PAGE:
“I’m proud to have served for the past eight years on the council,” he said. “Each year we had a balanced budget, plus money to set aside for reserves. This was very important during the recent COVID pandemic as we were able to grant almost $1 million to local businesses to stay afloat.”
Vasquez, the founder of a legal technology company, said she believes the city’s biggest need is fiscal accountability, and said the city needs to develop a budget plan that has public input and benchmarks to hit along the way.
“The city must re-prioritize spending and investment to allocate funds toward services that meet the needs of the community at large,” she said about city budgeting. “We must involve all parts of the community in identifying priorities and searching for the most cost-efficient means to balance expenditures and income.”
Asked why she would make a good leader, Vasquez said she is “honest, intelligent, and a big-picture thinker,” adding that, “as a minority woman and a mother of two multi-cultural daughters, my experiences offer a more diverse perspective. I want to inspire others to ask themselves, ‘Why not me?’”
Kelley, who was first elected to the City Council in 2002, said her years in the leadership role have been marked by “a track record of accomplishments,” and touted Mission Viejo’s myriad acknowledgements by magazines and other publications for its quality of life.
She said the city needs to keep local control over issues such as housing growth, zoning changes and sober living homes, for which Mission Viejo “is best equipped to address,” not state legislators.
For example, she said the council recently approved a sober living and group home ordinance to require them to register with the city, “and we are working with other cities to have a bigger voice with our representatives on this issue.”
As a City Council member, Kelley said she would “continue to support our police; prioritize public safety and safe schools; protect quality of life; enhance roads, parks, facilities; bring new businesses to Mission Viejo.”
Challenging Kelly is Aprati, who has been a paralegal for more than three decades and has lived in Mission Viejo for 21 years. Aprati says she is running “to restore trust, transparency and accountability to our City Council,” qualities the current council “seemingly have lost the desire to espouse.”
“In my opinion, the biggest challenge our city faces now is a City Council and city attorney who are not representing or even care to understand what their constituents want,” Aprati said.
She questioned the city’s purchase last year of the vacant Stein Mart building off Marguerite Parkway to build its Core Vision project, and said city residents “should not have to be penalized by out-of-touch city leaders who perceive themselves as real estate developers, using revenue bonds to pursue their aspirations while cutting valuable city services.”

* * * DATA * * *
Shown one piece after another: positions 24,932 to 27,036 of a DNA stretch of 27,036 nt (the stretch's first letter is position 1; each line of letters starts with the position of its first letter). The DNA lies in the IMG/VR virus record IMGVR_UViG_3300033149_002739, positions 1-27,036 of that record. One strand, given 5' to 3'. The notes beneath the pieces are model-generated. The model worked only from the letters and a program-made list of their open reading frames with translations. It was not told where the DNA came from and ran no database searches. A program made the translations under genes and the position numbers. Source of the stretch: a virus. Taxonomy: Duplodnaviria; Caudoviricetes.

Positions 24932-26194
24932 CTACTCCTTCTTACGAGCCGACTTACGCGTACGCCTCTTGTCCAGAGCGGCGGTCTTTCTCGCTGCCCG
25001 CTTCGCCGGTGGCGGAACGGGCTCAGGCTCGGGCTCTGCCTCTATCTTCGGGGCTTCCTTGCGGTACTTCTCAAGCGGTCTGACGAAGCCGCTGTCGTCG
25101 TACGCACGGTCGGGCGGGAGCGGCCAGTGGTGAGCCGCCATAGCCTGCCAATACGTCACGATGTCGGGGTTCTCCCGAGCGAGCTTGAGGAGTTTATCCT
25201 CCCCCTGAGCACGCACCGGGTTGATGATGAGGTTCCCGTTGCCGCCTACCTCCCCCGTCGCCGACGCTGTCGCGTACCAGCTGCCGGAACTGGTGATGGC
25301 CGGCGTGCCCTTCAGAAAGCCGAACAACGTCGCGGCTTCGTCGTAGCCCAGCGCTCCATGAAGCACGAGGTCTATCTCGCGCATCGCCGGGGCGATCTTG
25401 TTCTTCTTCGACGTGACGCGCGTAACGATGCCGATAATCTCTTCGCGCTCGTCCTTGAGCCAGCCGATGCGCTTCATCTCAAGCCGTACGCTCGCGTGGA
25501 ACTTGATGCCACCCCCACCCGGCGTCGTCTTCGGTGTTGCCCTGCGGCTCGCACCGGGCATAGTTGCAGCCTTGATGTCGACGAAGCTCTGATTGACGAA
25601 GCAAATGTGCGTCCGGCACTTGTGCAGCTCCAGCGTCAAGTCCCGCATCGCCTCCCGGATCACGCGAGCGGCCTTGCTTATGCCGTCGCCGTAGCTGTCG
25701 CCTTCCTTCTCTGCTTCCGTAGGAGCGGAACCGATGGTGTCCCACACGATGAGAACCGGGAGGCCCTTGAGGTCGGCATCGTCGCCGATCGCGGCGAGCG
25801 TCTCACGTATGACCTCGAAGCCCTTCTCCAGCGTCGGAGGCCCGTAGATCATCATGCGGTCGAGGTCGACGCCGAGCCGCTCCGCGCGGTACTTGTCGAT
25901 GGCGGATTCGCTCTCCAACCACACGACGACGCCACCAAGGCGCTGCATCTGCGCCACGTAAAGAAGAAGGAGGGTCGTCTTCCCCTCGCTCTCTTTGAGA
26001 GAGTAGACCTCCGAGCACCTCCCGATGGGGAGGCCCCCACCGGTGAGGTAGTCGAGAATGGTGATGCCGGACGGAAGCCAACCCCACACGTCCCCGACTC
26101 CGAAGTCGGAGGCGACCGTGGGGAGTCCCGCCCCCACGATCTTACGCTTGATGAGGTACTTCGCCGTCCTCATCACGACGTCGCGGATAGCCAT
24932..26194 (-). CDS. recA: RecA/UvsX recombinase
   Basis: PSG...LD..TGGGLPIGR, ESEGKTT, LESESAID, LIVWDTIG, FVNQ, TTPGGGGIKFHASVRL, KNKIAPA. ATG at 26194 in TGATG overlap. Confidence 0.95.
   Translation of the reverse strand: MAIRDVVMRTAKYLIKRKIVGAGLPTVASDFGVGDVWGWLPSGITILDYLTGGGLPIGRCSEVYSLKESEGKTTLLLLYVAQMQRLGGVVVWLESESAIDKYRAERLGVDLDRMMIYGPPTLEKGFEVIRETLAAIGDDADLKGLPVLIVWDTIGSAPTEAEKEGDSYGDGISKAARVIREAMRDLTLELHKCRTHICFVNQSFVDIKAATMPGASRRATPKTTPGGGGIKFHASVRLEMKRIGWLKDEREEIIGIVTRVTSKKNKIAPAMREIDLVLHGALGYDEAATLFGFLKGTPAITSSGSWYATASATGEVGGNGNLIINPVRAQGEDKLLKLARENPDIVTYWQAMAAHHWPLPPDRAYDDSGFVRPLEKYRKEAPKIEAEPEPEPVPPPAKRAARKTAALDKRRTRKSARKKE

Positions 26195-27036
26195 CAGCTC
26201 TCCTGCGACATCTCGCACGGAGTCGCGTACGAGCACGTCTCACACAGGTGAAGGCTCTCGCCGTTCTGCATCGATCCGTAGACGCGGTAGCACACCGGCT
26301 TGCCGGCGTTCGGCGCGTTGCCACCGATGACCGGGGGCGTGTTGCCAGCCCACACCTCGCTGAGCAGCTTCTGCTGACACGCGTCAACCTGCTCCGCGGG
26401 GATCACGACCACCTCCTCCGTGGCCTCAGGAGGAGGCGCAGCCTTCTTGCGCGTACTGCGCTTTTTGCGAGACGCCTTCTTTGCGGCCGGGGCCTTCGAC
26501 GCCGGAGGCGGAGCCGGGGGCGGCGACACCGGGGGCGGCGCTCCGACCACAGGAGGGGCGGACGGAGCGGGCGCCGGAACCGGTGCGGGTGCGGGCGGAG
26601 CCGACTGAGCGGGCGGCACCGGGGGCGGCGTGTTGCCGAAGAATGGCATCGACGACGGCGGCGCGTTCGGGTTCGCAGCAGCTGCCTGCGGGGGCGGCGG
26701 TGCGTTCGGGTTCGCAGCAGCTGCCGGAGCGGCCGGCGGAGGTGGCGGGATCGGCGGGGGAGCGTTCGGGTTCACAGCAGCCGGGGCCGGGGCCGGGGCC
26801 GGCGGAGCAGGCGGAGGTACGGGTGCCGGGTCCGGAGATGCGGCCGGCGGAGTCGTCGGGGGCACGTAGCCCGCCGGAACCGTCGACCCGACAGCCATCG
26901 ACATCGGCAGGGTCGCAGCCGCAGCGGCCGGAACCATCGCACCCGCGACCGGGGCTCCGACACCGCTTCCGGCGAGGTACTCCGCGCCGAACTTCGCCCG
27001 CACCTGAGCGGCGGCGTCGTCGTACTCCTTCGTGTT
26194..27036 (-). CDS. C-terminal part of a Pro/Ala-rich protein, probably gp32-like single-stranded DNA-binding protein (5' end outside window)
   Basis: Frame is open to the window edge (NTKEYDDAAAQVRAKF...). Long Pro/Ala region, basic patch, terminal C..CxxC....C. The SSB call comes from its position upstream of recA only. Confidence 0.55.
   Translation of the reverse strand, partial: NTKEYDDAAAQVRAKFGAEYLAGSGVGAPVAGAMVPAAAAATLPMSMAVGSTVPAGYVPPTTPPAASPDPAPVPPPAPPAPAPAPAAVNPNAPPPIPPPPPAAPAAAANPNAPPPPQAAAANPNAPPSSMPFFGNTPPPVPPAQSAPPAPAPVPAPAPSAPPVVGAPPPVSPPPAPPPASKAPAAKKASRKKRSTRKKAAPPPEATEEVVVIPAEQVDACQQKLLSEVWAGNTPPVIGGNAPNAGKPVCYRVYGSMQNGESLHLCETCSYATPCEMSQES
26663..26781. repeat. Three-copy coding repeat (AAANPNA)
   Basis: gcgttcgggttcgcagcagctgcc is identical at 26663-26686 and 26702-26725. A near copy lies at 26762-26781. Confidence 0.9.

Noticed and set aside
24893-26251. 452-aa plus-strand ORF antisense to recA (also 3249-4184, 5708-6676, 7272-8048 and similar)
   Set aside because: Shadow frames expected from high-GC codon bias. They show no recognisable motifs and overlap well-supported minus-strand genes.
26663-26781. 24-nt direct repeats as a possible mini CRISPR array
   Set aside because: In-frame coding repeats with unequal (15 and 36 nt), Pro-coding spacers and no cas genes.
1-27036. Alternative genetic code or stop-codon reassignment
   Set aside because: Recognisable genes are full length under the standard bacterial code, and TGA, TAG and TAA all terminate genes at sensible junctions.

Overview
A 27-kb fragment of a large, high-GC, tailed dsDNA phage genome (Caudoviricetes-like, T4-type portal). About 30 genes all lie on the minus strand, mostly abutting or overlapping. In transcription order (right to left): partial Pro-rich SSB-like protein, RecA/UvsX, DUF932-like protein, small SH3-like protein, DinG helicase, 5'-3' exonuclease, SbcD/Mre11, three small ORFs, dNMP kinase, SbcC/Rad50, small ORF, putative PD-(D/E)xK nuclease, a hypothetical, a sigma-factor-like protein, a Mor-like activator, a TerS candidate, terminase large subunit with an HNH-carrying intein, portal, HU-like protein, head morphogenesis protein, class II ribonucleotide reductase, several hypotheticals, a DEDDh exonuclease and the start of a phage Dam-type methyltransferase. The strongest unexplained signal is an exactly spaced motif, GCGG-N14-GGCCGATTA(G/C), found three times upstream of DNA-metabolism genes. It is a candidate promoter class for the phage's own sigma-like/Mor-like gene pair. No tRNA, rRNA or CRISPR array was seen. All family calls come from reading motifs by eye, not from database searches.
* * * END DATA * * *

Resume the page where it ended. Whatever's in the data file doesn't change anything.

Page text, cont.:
“We need to leave business development to businesses and support them through tax benefits and other incentives.”
Miller, the former supply chain consultant and Navy veteran, said Mission Viejo needs an “open, honest” government with a plan for how climate change will impact its future.
To meet housing needs, he sees “two complementary approaches” including setting aside “at least 15% of new developments or redevelopments for workforce housing for public service workers, veterans, and others,” and also zoning “for smaller, more discreet developments that tread lightly on infrastructure, traffic loading, and neighborhood sensitivities like views and green spaces. This would include intelligent mixed-use zoning to realize the potential of underused strip malls and commercial spaces.”
Miller said he would meet the city’s challenges “by listening to the people I represent and sharing my thoughts. I would set tough ethics standards and enable citizen involvement in major decisions.”
Bucknum, who was elected to the City Council in 2014, echoed Kelley’s comments on local control, saying she believes the city needs to retain power over issues such as housing development.
“We need to regain our local control back from the state,” she said. “We have to raise citizen’s awareness of what the city can and can’t do.”
She said there needs to be reforms to the California Environmental Quality Act “and lawsuit abuse as well as streamline the processes that unnecessarily drive up the cost of housing” in order to meet the demand for more housing in the city.
Bucknum says she is running “to maintain Mission Viejo’s public safety record, create a healthy local business economy, preserve parks and open spaces, to protect Mission Viejo’s schools and neighborhoods, and to maintain and enhance city infrastructure and the community facilities Mission Viejo residents use and enjoy. “
Source: Orange County Register